TALLAHASSEE, Fla. (Legal Newsline) - Wal-Mart has filed a motion to dismiss in a class action lawsuit against it for allegedly deceptively marketing its Great Value brand cranberry pomegranate juice.
Wal-Mart claims the plaintiffs' claims are preempted by the federal Food, Drug, and Cosmetic Act, as modified by the Nutrition Labeling Education Act, which expressly preempts any state law claim that would impose food labeling requirements "not identical to" those of the FDCA.
"Even if plaintiffs' claims were not preempted, they are precluded by the 'safe harbor' provision of FDUTPA because the products at issue are labeled as specifically permitted by federal law and associated regulations," the Oct. 2 motion to dismiss states.
The plaintiffs' lack standing to assert their claims, and similarly fail to state a claim, because they have not pleaded an injury-in-fact, according to the motion.
Wal-Mart claims: Its juice label clearly states that it is a "flavored juice blend," as permitted under federal regulations; the ingredients list clearly identifies apple and grape juices, which the plaintiffs allege are the predominant juices; and all aspects of the label comply with federal regulations, even down to the font size.
"Plaintiffs nevertheless assert that the juice’s name and label conceal its true composition, making the product 'misbranded' and 'illegal' under Florida law," the motion states. "They assert claims under the Florida Deceptive and Unfair Trade Practices Act, and for common law breach of express warranties, breach of implied warranty under the Uniform Commercial Code, and unjust enrichment."
"Plaintiffs propose that the court second guess the labeling requirements of the FDCA with new terms, to plaintiffs’ liking," the motion adds. "Such forays are preempted, however, where (as here) the label complies with the FDCA's requirements."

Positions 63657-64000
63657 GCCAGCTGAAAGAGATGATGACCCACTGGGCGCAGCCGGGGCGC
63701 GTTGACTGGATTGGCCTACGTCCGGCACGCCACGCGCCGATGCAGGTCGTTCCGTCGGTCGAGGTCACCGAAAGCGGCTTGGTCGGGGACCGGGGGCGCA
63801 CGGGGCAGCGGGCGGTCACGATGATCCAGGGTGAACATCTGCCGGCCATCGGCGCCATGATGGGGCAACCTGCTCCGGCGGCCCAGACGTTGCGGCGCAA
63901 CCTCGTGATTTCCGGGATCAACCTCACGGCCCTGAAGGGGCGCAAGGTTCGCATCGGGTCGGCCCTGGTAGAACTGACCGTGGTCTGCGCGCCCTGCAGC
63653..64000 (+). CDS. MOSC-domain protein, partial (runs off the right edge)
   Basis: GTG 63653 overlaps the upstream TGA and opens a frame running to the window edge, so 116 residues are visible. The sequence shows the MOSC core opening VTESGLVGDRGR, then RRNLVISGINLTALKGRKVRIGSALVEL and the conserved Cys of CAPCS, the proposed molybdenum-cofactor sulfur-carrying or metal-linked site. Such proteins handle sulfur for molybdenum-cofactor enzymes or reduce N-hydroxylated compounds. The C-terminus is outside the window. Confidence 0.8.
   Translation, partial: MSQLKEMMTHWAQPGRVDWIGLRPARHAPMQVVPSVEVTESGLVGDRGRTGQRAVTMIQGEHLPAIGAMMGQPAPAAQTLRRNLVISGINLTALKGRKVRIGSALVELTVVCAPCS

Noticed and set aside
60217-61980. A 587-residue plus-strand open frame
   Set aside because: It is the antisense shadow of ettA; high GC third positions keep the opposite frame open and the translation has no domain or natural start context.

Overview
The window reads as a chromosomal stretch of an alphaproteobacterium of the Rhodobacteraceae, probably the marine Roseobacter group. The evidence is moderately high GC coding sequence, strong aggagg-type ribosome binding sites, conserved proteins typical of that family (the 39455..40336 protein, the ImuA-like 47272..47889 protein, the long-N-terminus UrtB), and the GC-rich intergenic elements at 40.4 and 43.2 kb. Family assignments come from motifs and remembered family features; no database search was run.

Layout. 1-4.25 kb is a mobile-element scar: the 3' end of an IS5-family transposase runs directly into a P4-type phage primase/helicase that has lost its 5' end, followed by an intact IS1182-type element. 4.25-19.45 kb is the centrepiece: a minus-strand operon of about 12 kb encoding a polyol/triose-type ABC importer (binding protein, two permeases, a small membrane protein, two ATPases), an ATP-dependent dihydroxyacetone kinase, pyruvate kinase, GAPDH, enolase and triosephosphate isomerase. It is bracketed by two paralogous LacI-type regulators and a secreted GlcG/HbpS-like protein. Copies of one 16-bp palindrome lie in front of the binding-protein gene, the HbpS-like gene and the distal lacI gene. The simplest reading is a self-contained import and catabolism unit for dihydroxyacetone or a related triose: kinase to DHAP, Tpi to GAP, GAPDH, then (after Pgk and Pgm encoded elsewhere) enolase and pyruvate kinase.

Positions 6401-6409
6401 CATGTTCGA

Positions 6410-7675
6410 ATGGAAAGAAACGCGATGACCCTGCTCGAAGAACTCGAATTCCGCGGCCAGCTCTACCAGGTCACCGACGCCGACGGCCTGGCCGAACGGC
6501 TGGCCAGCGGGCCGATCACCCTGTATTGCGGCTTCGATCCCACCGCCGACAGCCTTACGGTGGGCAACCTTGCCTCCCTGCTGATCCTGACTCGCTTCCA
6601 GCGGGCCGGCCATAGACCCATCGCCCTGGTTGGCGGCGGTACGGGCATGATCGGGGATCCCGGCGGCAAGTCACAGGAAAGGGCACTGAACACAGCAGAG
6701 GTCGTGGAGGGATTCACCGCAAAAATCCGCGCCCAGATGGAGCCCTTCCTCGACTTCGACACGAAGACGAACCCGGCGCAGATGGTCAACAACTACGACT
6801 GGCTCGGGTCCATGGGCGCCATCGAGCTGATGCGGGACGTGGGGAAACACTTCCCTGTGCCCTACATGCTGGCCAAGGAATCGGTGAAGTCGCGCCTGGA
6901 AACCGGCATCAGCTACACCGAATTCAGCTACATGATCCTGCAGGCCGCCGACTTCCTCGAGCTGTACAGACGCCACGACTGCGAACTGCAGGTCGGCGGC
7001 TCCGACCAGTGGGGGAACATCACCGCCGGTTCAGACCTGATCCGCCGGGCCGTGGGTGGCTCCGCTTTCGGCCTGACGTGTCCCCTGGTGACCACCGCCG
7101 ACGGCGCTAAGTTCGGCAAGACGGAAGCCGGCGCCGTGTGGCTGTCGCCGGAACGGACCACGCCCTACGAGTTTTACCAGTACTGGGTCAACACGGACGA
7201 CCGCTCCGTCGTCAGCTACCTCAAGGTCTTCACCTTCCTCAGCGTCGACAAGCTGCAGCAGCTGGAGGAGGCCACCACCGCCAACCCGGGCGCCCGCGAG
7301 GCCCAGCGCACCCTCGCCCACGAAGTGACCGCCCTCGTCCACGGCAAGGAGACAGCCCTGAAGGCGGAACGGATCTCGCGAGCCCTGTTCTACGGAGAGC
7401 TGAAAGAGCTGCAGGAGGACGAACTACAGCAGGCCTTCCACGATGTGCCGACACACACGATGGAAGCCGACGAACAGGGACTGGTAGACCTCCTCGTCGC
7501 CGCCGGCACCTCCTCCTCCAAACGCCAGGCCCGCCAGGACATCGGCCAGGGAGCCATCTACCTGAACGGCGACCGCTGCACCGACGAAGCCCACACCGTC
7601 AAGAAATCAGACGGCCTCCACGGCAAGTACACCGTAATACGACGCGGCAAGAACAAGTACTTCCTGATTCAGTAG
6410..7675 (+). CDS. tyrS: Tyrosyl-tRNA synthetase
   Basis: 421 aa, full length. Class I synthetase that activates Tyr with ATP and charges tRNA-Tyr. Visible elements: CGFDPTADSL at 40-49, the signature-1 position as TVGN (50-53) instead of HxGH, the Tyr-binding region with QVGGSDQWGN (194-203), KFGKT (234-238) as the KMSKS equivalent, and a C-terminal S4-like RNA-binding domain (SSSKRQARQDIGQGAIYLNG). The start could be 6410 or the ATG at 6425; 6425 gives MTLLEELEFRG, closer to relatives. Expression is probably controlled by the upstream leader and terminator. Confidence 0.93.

In this case, the juice’s name mentions juices that are not predominant, according to the motion.
Wal-Mart claims FDA regulations governing the naming and labeling of fruit juices contemplate situations exactly like this, and explicitly provide that if a juice blend’s name mentions only juices that are "not the predominant juice, the common or usual name for the product shall… indicate that the named juice is present as a flavor or flavoring."
"The regulations further specify that, if the name of a multiple-juice beverage does not identify all component juices on the label, it must include a word such as 'flavored' or 'blend," the motion states. "Here, the label complies with the regulation precisely: the label clearly includes the words 'flavored juice blend.'"
Ira Reynolds and Patricia Bell, filed the lawsuit on July 17 in the U.S. District Court for the Northern District of Florida, claiming Wal-Mart markets its juice blend as "100% Juice Cranberry Pomegranate" on its label with much more prominence than other words on the label that show the juice to be a blend of five juices.
"In truth, the... product contains very little pomegranate juice concentrate when compared to the apple juice and white grape juice concentrates," the complaint states. "Far less than the 100% cranberry pomegranate juice that is predominately advertised on the front of their label.
"As a consequence of defendant's unfair and deceptive practices, plaintiffs and numbers of the class have purchased GV Pomegranate Juice under the false impressions that, by drinking defendant's product, they would enjoy the healthful and nutritional benefits associated with a product they believe at least primarily contains pomegranate juice."
The plaintiffs claim Wal-Mart violated the Florida Food Safety Act, which also constitutes violations of Florida's Consumer Protection Statutes and Florida's Deceptive and Unfair Trade Practice Act.
"Even though GV Pomegranate juice contains very little pomegranate juice, Wal-Mart made a tactical marketing and/or advertising decision to create a deceptive and misleading label with many elements not required by state or federal regulation," the complaint states.
The plaintiffs are seeking class certification, an order for the defendants to engage in corrective advertising of the juice, and compensatory damages. They are represented by Tim Howard of Howard & Associates.
Wal-Mart is represented by John Londot, Barry Richard and David E. Sellinger of Greenberg Trauig PA.
The case has been assigned to District Judge Mark E. Walker.
U.S. District Court for the Northern District of Florida case number: 4:14-cv-00381
From Legal Newsline: Kyla Asbury can be reached at email@example.com.